PM’s changing priorities

Out of sync and out of touch

PM Imran Khan made two concrete promises during the election campaign: corruption would be eradicated and people’s livelihood improved by providing five million houses, 10 million jobs, bringing down service charges and improving people’s purchasing power. Failing to achieve either of these objectives, Mr Khan has now moved the goalposts. Corruption, he complains, can only be controlled if society is helpful which, according to him, it is not as shown by people showering rose petals over the corrupt. People’s welfare has been replaced by what Mr Khan calls the war against obscenity which according to the PM is the second biggest problem facing the country after corruption. The surge in sex crimes, he maintains, has been caused by obscene Hollywood and Bollywood movies, over which he has no control.

Improving the livelihood of the people being a stone too heavy to lift, the PM has announced instead the formation of Rehmatul-Lil-Aalamin Authority as an answer to all our ills. But can any group of “renowned” religious scholars be allowed to usurp the constitutional rights of the provincial governments including monitoring of the curricula. The Authority is also entrusted with the task of presenting the true image of Islam to the world. But can any single country nominate clerics of its choice to tell the world, which also includes countries like Saudi Arabia, Iran and Turkey, what true Islam really is? Any attempt by the Authority in the direction can only create rifts in the Muslim world. Similarly, in democracies, mainstream media as well as social media enjoy freedom subject only to fair laws of the country. Pakistani media has fought hard against restrictions imposed by military rulers and civilian autocrats. It is too much to expect from it to allow any religious scholar to take decisions on its behalf.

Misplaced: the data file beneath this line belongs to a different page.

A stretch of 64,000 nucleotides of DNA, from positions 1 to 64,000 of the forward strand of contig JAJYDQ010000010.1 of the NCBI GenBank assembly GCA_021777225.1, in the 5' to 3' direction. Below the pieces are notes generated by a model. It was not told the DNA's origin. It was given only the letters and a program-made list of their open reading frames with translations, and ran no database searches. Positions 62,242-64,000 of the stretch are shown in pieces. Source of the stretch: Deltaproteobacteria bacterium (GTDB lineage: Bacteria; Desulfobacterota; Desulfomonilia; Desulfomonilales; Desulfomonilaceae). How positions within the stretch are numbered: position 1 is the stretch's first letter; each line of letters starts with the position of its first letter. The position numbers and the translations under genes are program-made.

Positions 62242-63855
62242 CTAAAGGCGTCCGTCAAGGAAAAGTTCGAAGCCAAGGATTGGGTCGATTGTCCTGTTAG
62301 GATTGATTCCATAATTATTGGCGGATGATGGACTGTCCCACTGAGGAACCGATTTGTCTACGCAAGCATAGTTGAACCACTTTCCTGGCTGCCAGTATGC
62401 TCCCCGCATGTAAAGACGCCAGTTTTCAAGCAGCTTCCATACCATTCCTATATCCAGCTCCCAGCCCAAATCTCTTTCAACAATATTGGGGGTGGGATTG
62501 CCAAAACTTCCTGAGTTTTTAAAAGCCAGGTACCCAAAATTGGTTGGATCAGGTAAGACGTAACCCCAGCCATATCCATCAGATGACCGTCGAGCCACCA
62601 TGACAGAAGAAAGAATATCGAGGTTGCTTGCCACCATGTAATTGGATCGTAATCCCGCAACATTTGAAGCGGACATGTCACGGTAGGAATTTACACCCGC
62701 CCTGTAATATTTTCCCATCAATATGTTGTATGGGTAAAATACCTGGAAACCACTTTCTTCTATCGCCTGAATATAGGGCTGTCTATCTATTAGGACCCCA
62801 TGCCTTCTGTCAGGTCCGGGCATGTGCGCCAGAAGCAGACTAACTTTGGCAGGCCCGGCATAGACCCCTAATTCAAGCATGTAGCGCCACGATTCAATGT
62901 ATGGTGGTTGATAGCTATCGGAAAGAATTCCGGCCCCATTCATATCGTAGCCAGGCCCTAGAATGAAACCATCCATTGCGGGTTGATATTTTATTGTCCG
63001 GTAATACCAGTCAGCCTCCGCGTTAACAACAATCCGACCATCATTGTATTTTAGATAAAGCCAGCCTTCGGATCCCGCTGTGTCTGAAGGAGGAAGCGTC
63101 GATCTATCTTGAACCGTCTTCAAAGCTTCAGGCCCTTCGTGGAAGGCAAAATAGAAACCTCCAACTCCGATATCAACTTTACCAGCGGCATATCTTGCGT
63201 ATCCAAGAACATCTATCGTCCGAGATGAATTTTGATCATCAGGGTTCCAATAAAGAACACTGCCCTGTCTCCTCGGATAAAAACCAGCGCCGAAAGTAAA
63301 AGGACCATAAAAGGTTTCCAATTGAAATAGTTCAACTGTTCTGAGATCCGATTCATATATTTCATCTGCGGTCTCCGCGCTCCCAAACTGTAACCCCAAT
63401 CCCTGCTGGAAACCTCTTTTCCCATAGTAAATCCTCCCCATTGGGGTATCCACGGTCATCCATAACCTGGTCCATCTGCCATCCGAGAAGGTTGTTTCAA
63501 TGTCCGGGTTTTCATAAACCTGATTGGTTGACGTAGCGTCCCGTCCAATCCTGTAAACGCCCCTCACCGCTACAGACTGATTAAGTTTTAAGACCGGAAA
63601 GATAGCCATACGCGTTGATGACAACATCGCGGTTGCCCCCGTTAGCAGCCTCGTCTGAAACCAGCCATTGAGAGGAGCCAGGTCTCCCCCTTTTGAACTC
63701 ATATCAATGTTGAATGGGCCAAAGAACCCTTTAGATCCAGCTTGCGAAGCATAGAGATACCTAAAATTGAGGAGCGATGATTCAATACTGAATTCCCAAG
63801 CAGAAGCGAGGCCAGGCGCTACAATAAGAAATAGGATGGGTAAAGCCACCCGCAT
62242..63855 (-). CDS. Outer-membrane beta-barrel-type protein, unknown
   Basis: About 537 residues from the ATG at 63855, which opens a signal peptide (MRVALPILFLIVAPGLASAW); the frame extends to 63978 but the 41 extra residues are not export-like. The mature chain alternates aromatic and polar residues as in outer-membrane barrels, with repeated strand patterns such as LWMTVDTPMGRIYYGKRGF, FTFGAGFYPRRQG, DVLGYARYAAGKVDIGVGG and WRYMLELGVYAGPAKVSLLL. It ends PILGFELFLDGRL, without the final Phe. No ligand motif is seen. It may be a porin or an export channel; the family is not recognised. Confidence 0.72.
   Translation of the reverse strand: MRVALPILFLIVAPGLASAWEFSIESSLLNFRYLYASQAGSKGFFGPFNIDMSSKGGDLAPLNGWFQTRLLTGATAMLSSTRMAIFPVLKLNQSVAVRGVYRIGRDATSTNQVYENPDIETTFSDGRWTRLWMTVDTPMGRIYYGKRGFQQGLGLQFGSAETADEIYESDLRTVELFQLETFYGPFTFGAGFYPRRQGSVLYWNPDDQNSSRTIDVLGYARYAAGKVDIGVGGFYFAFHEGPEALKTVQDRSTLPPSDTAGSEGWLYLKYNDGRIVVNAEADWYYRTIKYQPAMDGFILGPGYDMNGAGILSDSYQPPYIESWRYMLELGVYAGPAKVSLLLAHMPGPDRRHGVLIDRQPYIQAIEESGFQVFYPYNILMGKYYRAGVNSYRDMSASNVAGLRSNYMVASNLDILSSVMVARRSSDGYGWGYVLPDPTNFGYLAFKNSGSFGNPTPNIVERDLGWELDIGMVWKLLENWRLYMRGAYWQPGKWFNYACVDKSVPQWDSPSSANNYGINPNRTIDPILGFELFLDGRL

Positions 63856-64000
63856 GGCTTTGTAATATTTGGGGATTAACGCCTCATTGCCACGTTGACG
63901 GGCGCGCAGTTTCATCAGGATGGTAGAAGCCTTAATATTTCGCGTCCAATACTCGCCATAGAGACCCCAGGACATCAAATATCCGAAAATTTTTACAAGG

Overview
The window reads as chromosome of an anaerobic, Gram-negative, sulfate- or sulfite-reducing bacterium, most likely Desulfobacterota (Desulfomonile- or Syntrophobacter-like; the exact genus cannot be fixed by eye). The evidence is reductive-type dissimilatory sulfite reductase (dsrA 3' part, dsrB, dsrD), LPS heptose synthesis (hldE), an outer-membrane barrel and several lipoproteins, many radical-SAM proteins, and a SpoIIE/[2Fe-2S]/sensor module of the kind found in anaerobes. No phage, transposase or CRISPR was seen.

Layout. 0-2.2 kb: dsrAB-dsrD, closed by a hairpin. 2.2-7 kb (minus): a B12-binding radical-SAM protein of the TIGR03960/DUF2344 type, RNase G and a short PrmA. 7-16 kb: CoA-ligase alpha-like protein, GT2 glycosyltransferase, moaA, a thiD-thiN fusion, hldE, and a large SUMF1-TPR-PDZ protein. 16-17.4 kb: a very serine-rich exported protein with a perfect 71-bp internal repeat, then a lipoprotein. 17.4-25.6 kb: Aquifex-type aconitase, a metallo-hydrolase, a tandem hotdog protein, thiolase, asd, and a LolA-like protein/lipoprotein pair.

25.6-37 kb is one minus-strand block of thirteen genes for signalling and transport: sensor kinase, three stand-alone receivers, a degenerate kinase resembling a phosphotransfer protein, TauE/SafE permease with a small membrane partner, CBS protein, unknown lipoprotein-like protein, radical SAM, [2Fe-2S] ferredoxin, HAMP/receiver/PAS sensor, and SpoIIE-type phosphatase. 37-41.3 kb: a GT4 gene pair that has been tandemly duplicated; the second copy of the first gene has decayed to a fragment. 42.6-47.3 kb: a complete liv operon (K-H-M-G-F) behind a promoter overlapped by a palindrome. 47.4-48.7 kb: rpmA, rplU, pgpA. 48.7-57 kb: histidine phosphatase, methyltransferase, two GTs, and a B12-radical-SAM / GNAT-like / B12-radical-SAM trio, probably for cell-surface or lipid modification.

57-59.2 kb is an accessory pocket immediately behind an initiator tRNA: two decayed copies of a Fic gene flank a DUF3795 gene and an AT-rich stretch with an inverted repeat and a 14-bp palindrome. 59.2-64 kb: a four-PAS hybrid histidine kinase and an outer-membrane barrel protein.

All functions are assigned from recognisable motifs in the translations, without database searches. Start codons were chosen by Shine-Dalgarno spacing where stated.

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What has already drawn a lot of flak is the PM’s remark regarding Caliph Hazrat Omar telling off the ever victorious General Hazrat Khalid Bin Walid and dismissing him from the command and appointing a new general in his place. The second Caliph could do that because besides being a companion of the Holy Prophet, he commanded the loyalty of the entire Muslim community rather than being the head of the government in a hybrid democracy duly confronted by a strong opposition.

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The Editorial Department of Pakistan Today can be contacted at: [email protected]

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